GAIN changes benefit outdoor enthusiasts
The scene is a bit like Jurassic Park, minus the dinosaurs, with eyes wide open, afraid to blink for fear of missing out on a spectacular experience.
Faces pressed against the window of a car or eyes peering through binoculars or the viewfinder of a camera awaiting a sight never before seen.
There’s no need for an expensive journey to a far-away island. Such spectacles abound in New Mexico for those participating in Gaining Access Into Nature (GAIN) activities at 36 of the State Game Commission lands.
These lands – not to be confused with State Trust Lands – include Wildlife Management Areas and other properties owned, managed or controlled by the commission and managed by the New Mexico Department of Game and Fish for the benefit of fish, wildlife and their habitats.
Implemented in 2005, the GAIN program added the opportunity for wildlife-associated, low-impact recreation activities such as hiking, birding, horseback riding, bicycling, photography, camping and cross country skiing on select commission lands.
Hunting and fishing has been allowed on many of these lands for decades.
Game and Fish staff observed the GAIN program’s progress over the next decade and made note of ways the program could be enhanced to improve the public’s experience.
As a result, starting in 2015, Game and Fish personnel worked diligently to improve and simplify public access to commission lands so people could enjoy what the outdoors has to offer.
Those efforts came to fruition in late 2016.
“The department’s objectives were to simplify permit requirements and standardize property rules as much as possible,” said Ryan Darr, lands program manager for Game and Fish. “We also expanded the number of lands where GAIN activities are allowed.”
A major change was removing the requirement of a $15 GAIN permit and $4 Habitat Management and Access Validation stamp for individual, yearly access. Instead, a single individual with a hunting, fishing or trapping license or the $4 stamp provides access for up to four adults. Youths younger than 18 are exempt. Those fishing or hunting need to be properly licensed.
Habitat Management & Access Validations may be purchased online, by telephone through Customer Assistance (888) 248-6866 (toll-free) or (505) 476-8000, or at license vendors. A single individual with a hunting, fishing or trapping license or the $4 stamp provides access for up to four adults. Youths younger than 18 are exempt. Those fishing or hunting need to be properly licensed.
Before the modifications, the philosophy was that the lands were closed unless otherwise open. In the spirit of welcoming public use, the lands are now considered open unless otherwise closed.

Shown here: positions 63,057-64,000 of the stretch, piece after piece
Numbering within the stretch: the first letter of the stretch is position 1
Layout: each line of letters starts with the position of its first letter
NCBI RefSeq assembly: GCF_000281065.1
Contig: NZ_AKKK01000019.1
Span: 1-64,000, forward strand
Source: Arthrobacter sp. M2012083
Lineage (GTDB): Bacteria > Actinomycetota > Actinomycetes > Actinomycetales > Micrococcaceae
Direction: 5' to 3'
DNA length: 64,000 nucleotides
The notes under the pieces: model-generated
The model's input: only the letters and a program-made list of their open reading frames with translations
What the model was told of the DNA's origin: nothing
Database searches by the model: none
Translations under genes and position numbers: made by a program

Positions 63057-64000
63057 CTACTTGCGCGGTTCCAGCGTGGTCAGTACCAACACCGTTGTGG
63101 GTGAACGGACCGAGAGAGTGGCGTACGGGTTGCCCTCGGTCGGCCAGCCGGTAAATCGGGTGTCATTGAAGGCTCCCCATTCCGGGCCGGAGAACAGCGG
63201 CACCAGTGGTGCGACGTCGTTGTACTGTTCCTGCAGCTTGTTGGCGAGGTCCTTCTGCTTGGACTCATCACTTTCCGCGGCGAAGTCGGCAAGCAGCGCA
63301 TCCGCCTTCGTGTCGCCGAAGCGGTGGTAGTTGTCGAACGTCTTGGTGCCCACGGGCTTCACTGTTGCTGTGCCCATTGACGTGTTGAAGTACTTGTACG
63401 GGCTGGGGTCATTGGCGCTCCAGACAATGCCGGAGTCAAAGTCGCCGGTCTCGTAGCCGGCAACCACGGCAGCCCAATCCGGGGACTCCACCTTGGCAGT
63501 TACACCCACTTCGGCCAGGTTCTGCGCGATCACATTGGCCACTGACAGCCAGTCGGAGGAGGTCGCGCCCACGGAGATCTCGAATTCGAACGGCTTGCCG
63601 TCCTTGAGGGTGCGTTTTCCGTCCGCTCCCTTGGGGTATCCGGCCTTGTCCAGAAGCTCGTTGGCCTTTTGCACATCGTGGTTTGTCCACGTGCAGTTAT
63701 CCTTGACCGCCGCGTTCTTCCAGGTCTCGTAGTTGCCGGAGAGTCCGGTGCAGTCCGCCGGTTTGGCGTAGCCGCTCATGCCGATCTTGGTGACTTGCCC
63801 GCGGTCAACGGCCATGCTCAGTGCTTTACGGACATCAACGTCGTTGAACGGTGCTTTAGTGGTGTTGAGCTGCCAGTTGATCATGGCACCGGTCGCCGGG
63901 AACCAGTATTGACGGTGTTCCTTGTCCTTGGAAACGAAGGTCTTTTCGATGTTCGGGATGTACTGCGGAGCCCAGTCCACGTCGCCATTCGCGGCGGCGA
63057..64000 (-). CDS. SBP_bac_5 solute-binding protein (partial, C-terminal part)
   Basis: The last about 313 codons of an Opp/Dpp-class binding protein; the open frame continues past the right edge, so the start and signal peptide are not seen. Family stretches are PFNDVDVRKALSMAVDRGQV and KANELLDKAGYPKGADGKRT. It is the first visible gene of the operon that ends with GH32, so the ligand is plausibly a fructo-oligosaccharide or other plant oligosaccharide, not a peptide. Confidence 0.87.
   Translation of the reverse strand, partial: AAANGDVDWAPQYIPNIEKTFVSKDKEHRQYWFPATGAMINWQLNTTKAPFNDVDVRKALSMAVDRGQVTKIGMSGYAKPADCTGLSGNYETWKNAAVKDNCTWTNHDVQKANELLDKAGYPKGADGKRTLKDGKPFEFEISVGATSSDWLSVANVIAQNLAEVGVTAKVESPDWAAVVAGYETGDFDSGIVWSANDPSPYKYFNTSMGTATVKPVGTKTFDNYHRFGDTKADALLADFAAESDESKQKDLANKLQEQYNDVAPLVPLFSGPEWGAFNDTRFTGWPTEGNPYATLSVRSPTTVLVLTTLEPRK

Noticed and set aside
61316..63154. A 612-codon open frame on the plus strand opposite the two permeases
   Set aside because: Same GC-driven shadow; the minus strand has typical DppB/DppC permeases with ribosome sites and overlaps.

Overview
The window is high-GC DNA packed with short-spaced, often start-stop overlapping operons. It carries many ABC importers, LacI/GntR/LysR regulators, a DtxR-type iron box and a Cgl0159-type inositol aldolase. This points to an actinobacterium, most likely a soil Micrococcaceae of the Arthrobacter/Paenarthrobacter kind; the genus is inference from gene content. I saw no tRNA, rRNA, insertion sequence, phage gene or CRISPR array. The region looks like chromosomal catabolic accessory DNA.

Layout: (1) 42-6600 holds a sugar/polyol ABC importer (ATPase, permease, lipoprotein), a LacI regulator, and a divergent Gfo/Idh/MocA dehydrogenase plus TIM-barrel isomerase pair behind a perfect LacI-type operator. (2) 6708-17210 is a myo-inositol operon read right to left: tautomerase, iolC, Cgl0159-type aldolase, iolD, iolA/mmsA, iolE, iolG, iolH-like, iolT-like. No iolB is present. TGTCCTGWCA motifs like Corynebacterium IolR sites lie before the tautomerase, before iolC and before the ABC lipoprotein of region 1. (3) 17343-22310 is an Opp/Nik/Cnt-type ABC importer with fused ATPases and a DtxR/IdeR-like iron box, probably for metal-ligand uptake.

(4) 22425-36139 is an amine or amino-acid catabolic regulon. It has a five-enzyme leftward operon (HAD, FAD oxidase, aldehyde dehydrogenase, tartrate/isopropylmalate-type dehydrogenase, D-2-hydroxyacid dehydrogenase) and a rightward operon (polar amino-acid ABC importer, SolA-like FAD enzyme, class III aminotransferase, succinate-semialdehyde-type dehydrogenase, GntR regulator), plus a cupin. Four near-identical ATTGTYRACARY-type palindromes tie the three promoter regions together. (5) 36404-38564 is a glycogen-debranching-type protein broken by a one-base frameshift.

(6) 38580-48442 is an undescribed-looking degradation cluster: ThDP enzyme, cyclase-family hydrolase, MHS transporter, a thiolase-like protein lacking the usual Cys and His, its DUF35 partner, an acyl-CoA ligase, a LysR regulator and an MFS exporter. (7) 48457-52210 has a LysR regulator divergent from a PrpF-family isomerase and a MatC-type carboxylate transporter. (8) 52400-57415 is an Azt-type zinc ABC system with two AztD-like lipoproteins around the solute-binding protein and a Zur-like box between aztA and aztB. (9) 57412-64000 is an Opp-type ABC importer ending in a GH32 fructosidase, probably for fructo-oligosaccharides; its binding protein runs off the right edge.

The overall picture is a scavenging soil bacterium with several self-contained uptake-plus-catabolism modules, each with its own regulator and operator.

Some additional changes to encourage outdoor recreation include more properties open to access, and extending the camping limit to 14 days from 9 days, where permitted.
Because the commission lands are managed primarily for the benefit of fish, wildlife and their habitats, some lands are closed to access and others have seasonal closures to conserve the natural resources. Certain activities are also restricted on specific lands.
There are many free outdoor experiences on other public lands, but the possibilities to commune with nature are vast at a Wildlife Management Area.
“The attractant is that these properties are managed specifically for wildlife and fish, and as a result provide excellent habitat and superb outdoor recreation opportunities,” Darr said. “If you want to see or photograph wildlife, these are the places to visit.”
Among the best-known of these properties is the Bernardo Wildlife Management Area on the east side of I-25 off exit 175. The property is a wintering haven for thousands of sandhill cranes and snow geese and other waterfowl. Deer and elk are year-round residents.
Visitors to Bernardo can hike or drive a three-mile loop featuring elevated viewing and photography platforms and a blind at the wintering waterfowl pond. Although a number of the bird species fly north in the spring and summer, opportunities remain to see resident hawks, falcons, reptiles and a host of mammals and songbirds.
“People will know whether a property is open by visiting the website,” Darr said. “It will include closures and provide information about opportunities at the sites as well as restrictions.
“Activities need to fit within the rules and laws, but the goal is to get people outdoors so they can enjoy the diversity New Mexico has to offer.”
Maps to the lands will be included on the website along with a list of the types of animals that may be present at the different locations.
There are plans to replace signs on all open lands. New signs will include rules and closures along with site maps. Darr said personnel are also exploring the possibility of having additional roadway signs directing people to each open land.
So, while dinosaurs may not be on the agenda for any of the properties, the time has come to stop procrastinating and start exploring the many wonders awaiting an audience.